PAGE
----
Compare any two graphics cards:
GeForce GTX 650 vs Radeon HD 6670 (OEM) 1GB
IntroThe GeForce GTX 650 has a GPU clock speed of 1058 MHz, and the 2048 MB of GDDR5 memory is set to run at 1250 MHz through a 128-bit bus. It also is comprised of 384 SPUs, 32 TAUs, and 16 Raster Operation Units.
Compare those specs to the Radeon HD 6670 (OEM) 1GB, which comes with a clock frequency of 800 MHz and a GDDR5 memory frequency of 1000 MHz. It also features a 128-bit bus, and uses a 40 nm design. It is comprised of 480 SPUs, 24 TAUs, and 8 ROPs.
(No game benchmarks for this combination yet.)
Power Usage and Theoretical Benchmarks
Power Consumption (Max TDP)
Performance-wise, the GeForce GTX 650 should theoretically be a lot better than the Radeon HD 6670 (OEM) 1GB in general. (explain)
Texel RateThe GeForce GTX 650 is quite a bit (more or less 76%) better at AF than the Radeon HD 6670 (OEM) 1GB. (explain)
Pixel RateIf running with lots of anti-aliasing is important to you, then the GeForce GTX 650 is a better choice, by a large margin. (explain)
Please note that the above 'benchmarks' are all just theoretical - the results were calculated based on the card's specifications, and real-world performance may (and probably will) vary at least a bit.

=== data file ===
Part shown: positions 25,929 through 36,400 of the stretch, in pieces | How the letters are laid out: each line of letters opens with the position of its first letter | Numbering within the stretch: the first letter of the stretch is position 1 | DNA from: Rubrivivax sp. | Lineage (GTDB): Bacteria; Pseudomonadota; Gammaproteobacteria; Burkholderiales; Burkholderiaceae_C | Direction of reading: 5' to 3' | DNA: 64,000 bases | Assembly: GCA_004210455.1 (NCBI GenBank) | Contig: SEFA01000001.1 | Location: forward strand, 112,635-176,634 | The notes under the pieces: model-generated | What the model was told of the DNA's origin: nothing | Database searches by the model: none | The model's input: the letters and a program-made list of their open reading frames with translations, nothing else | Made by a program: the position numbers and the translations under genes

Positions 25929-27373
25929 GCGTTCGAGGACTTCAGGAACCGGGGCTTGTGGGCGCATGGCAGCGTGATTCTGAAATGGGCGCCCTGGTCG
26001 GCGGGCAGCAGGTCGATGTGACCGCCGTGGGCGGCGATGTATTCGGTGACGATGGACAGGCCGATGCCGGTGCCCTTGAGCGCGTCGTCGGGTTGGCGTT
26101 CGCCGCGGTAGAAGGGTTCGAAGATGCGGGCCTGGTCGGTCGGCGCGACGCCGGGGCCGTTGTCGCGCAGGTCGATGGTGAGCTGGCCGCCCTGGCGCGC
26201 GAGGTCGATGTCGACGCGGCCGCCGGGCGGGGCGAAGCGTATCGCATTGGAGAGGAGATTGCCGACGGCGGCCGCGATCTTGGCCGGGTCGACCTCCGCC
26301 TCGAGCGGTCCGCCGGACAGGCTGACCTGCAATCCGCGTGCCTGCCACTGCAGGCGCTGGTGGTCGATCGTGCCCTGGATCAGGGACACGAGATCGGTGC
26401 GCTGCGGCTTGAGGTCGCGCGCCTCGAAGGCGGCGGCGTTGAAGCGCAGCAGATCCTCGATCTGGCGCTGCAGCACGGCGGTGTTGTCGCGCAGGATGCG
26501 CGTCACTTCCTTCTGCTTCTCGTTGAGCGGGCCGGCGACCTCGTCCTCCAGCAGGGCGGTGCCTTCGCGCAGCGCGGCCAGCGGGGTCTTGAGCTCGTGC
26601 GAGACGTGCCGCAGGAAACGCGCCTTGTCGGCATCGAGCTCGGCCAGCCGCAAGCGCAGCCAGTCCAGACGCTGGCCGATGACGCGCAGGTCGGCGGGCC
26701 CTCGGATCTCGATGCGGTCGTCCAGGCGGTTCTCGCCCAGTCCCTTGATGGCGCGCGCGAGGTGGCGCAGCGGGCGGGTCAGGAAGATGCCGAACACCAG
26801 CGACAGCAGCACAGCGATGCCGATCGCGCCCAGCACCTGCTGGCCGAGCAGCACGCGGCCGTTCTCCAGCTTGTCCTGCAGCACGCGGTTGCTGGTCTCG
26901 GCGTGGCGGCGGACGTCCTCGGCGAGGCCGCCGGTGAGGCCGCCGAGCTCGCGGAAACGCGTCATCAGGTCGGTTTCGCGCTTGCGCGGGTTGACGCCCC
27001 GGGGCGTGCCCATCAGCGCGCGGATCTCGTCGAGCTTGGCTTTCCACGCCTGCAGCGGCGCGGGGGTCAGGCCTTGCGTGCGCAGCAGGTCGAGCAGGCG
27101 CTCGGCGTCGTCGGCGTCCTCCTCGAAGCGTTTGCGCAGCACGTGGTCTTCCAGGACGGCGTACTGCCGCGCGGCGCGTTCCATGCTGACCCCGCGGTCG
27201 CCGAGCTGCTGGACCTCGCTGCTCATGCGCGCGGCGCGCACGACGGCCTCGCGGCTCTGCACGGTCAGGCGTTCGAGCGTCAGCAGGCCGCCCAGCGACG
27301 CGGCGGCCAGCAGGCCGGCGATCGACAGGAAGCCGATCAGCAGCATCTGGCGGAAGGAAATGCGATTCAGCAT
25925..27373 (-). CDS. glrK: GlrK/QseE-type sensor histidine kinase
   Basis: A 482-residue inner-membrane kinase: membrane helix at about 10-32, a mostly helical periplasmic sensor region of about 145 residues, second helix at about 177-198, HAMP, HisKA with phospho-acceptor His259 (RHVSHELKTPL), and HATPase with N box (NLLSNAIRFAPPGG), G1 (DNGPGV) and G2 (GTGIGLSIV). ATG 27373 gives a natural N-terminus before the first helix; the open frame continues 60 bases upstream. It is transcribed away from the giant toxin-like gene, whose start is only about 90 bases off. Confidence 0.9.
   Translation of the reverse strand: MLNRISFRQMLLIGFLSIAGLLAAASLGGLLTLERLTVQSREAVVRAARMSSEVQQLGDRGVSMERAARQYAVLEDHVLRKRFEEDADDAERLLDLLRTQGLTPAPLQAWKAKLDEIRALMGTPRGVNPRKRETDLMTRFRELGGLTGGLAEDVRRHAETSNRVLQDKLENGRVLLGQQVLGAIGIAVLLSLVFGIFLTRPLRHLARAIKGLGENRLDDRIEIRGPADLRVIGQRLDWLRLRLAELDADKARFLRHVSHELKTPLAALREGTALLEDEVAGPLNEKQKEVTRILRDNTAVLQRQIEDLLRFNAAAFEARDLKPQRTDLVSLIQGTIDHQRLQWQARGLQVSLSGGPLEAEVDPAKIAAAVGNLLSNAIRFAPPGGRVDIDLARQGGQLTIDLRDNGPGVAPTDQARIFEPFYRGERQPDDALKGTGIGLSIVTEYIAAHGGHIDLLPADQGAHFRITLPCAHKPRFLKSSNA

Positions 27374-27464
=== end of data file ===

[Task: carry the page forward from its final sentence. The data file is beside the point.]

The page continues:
Price ComparisonPlease note that the price comparisons are based on search keywords, and might not be the exact same card listed on this page. We have no control over the accuracy of their search results.
Memory Bandwidth: Memory bandwidth is the max amount of information (in units of megabytes per second) that can be moved over the external memory interface in a second. It is calculated by multiplying the card's bus width by the speed of its memory. If it uses DDR type memory, it must be multiplied by 2 again. If it uses DDR5, multiply by 4 instead. The higher the card's memory bandwidth, the faster the card will be in general. It especially helps with anti-aliasing, HDR and high resolutions.
Texel Rate: Texel rate is the maximum texture map elements (texels) that can be applied per second. This is calculated by multiplying the total amount of texture units of the card by the core clock speed of the chip. The better this number, the better the card will be at texture filtering (anisotropic filtering - AF). It is measured in millions of texels applied per second.
Pixel Rate: Pixel rate is the maximum amount of pixels the video card could possibly write to its local memory in a second - measured in millions of pixels per second. The figure is worked out by multiplying the amount of colour ROPs by the the core clock speed. ROPs (Raster Operations Pipelines - aka Render Output Units) are responsible for drawing the pixels (image) on the screen. The actual pixel rate is also dependant on many other factors, most notably the memory bandwidth - the lower the memory bandwidth is, the lower the potential to reach the maximum fill rate.